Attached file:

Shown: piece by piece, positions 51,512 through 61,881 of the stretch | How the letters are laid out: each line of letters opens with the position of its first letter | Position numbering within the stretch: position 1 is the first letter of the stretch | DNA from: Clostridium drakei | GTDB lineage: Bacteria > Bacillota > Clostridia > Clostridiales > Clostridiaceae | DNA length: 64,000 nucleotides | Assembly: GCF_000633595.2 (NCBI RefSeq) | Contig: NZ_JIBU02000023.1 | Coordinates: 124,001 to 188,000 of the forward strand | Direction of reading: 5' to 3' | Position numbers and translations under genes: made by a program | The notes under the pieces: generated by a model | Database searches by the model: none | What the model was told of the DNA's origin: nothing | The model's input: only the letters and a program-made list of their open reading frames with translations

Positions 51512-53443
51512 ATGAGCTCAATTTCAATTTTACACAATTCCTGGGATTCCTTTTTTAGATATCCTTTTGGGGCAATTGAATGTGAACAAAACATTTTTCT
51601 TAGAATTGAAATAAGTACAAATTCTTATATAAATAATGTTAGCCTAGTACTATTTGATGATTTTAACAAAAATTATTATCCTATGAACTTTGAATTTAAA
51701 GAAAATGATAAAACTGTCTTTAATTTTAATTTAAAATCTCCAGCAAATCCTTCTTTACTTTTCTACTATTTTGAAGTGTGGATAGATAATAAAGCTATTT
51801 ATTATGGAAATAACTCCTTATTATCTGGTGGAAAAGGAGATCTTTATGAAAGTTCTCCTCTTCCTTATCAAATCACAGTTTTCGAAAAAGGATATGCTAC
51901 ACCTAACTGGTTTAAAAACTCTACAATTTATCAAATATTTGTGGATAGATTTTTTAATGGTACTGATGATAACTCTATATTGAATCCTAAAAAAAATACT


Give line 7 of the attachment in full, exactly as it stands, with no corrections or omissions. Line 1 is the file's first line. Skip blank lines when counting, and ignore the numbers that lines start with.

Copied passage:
51901 ACCTAACTGGTTTAAAAACTCTACAATTTATCAAATATTTGTGGATAGATTTTTTAATGGTACTGATGATAACTCTATATTGAATCCTAAAAAAAATACT